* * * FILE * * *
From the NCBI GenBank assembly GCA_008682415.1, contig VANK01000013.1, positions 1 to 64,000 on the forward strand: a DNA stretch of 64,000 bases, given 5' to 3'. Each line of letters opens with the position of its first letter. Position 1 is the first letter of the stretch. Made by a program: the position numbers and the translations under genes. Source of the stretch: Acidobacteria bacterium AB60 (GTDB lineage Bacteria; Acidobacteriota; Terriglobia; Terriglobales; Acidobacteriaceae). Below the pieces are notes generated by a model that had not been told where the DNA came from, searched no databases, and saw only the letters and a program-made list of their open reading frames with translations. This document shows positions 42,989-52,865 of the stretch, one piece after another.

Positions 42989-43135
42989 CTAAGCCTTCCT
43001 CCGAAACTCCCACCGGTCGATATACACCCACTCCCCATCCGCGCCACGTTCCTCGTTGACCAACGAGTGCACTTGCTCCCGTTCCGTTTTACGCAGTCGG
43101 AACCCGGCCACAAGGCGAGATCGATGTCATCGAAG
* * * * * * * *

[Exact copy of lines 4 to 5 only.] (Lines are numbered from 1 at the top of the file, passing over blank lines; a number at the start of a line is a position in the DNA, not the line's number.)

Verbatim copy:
43001 CCGAAACTCCCACCGGTCGATATACACCCACTCCCCATCCGCGCCACGTTCCTCGTTGACCAACGAGTGCACTTGCTCCCGTTCCGTTTTACGCAGTCGG
43101 AACCCGGCCACAAGGCGAGATCGATGTCATCGAAG